"Hank Garvey is a Viet Nam vet assigned to Harmez to report on any signs of progress following the American invasion. What Hank finds, though, is poverty, rampant cynicism, and the brutal rule of the warlord Akbar Khan. Meanwhile, he develops a deep romantic attachment to a Danish nurse named Illse Lillestrom, who embodies the mysteriousness and disaffectedness of Harmez itself. The plot is not the prime mover here. Instead, Hank's character keeps the reader drawn in: a former soldier and cop, he's not quite a hero; the inclination to heroism is but one ingredient in the complex brew that is his personality. Also, the setting, painted by the author in cinematographic detail, functions like a second main character, with ambiance captured in brooding tones. The writing is always sharp and, when the subject turns to love, even poetic: "Fully invested in the moment now, blind to doubts and consequences, his arms closed around her in a victory of lust over judgment." In addition to touching on the treatment of women's rights, the book as a whole is a kind of cautionary tale about the fragility of freedom as an export. It's a rewarding read for those interested in an insider's account of Afghanistan, revealed in all its unvarnished grimness.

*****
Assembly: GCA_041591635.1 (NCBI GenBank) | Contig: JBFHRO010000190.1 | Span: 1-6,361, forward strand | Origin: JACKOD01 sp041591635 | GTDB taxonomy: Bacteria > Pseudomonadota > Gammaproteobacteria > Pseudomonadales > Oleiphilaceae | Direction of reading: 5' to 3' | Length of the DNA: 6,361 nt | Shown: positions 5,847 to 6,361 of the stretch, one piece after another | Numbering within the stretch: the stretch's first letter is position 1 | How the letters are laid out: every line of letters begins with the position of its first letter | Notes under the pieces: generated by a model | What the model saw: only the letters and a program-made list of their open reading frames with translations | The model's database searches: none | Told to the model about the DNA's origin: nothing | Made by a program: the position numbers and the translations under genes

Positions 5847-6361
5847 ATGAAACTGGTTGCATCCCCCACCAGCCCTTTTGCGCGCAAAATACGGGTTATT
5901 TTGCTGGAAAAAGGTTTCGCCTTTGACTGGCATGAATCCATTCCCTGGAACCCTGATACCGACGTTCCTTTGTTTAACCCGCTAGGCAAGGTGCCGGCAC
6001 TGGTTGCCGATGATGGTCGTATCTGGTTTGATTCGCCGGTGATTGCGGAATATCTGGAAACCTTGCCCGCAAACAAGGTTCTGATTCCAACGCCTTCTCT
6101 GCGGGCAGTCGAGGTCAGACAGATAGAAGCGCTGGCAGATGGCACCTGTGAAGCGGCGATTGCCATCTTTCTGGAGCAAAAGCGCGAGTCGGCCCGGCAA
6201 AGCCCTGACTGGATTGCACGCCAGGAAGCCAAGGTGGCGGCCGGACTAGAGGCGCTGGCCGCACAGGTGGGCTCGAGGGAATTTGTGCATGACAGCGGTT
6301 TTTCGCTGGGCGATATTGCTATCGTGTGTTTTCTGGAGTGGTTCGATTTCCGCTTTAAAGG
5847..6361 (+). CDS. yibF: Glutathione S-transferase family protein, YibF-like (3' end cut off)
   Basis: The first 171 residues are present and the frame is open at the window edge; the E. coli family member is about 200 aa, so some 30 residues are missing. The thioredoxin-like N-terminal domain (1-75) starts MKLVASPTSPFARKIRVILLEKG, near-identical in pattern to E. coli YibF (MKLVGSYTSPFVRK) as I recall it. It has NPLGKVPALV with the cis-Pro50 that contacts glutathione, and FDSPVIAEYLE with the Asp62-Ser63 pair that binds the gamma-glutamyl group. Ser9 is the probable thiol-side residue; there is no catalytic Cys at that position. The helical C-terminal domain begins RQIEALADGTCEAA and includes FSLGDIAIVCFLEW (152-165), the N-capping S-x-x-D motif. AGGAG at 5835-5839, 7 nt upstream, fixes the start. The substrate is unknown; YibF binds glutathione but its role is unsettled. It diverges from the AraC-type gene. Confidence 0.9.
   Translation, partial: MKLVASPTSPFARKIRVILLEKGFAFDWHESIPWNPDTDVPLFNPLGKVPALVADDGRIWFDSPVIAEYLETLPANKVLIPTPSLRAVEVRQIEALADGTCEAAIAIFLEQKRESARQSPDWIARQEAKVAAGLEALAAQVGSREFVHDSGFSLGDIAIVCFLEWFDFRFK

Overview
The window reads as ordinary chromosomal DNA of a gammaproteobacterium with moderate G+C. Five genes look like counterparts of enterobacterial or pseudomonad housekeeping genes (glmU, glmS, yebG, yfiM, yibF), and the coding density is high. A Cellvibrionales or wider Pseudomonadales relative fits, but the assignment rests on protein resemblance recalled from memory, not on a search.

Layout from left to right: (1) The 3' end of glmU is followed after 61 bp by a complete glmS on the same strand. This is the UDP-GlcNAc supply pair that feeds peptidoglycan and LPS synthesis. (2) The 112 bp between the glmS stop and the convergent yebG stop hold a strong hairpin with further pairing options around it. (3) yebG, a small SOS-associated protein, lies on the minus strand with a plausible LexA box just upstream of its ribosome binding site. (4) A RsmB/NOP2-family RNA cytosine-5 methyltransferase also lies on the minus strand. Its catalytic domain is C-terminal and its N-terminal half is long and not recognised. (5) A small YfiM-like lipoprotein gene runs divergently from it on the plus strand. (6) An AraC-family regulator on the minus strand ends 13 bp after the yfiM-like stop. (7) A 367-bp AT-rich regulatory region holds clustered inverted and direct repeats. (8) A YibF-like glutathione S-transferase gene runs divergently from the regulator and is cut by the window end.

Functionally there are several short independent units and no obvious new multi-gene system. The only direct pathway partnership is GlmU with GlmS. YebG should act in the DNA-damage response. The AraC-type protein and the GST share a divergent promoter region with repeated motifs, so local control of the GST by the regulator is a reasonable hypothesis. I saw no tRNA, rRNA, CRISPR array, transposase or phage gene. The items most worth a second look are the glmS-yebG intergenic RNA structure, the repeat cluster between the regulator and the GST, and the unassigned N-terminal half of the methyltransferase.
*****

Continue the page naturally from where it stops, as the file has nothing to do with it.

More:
A timely and thoughtful account of a lost American trying to find himself in a lost country.